The scene: Earth, but with a single major modification, the addition of a HUGE quantity of a single element to the Earth's crust (bringing it up to the same abundance as Iron in the crust).
The element: The added element must have a density equal to, or greater than, Palladium. It must be stable under standard conditions. It must occur naturally in the real Earth's crust already, though it need not be in a native state, ores are ok. It must not be hazardous to humans (eg. no Mercury or Plutonium). It must be something that would have a significant influence on pre-1500 (the year 1500 or earlier) metalworking technological advancement, though it need not be a metal itself (eg. Carbon is not a metal but has a huge significance in metals tech).
The actual question: Which element (meeting the above criteria), if it had been so much more abundant and available in the crust than it actually is, would have caused the most dramatically different development in metalworking than what actually happened in history?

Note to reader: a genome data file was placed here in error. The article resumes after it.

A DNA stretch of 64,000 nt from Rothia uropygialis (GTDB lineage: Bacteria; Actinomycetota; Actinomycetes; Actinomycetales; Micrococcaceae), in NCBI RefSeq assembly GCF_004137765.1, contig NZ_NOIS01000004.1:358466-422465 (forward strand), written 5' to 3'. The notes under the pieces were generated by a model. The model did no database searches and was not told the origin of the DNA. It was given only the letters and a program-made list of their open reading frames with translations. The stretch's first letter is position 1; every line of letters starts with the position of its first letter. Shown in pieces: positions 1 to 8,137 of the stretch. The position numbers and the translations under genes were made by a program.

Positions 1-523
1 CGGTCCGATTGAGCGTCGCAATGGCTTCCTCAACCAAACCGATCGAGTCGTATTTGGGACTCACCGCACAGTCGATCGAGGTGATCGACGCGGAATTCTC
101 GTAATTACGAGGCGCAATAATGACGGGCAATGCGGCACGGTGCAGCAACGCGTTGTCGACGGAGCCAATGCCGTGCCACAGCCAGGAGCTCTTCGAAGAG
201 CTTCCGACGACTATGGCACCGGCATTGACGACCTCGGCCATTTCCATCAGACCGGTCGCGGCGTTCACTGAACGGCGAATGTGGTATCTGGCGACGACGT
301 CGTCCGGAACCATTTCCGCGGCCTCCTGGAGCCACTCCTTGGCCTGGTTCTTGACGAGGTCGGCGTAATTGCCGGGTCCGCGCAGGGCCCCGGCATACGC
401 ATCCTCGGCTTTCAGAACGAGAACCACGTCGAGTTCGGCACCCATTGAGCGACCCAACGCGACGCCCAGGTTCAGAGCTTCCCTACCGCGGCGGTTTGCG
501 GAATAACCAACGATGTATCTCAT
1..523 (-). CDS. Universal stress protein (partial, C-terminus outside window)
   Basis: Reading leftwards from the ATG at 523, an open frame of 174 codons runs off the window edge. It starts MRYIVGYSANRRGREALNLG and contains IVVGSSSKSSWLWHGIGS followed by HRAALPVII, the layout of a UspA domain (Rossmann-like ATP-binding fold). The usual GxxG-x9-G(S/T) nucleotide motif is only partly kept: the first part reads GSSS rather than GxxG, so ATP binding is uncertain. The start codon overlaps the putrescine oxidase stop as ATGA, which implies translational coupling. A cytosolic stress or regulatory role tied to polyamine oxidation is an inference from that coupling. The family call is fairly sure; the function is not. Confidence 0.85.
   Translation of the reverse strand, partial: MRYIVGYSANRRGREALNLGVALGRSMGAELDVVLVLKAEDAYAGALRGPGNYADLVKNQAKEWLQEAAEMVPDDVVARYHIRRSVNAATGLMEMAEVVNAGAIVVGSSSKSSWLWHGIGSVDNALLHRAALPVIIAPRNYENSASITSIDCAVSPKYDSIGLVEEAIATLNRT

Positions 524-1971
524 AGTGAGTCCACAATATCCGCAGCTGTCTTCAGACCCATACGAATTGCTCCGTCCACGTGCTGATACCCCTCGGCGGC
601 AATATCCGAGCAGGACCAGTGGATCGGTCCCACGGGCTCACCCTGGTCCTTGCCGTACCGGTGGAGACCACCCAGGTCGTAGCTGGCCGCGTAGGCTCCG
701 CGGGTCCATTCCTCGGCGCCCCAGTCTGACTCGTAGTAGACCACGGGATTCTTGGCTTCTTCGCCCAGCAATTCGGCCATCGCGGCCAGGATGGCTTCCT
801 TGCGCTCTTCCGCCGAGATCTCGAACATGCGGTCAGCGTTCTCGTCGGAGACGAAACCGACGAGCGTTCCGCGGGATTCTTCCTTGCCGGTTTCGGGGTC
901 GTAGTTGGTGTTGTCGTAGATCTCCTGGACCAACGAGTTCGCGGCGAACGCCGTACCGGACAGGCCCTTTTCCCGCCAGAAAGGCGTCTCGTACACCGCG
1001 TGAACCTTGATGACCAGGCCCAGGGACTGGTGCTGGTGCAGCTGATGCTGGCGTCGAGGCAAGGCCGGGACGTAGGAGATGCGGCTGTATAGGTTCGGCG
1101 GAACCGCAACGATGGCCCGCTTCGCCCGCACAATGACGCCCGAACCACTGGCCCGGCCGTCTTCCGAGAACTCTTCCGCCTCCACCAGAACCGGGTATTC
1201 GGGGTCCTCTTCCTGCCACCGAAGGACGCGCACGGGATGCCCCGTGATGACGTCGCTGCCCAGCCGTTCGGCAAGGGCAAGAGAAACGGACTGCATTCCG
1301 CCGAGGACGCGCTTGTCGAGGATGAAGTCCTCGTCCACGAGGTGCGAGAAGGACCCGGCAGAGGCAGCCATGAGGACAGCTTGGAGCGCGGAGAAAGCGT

EDIT Apparently the purpose of the question is regarded by potential answerers as more important than I originally anticipated. So to explain it briefly: I'm building a world that is smaller but more dense than Earth, to yield earth-like gravity. I'm doing this by adding more dense material(s) to it. This question was intended to help me understand some of the likely implications of this element being available in greater quantities than on earth to technological advancement of civilizations that are placed on this world for the story, which takes place in a roughly medieval tech level. Emphasis added to "in the crust" to indicate that changes to the overall density to Earth, and gravity, etc., are outside the scope of the question. Other than the element is more available for metalworking/metallurgy/etc., other effects on the Earth can be disregarded.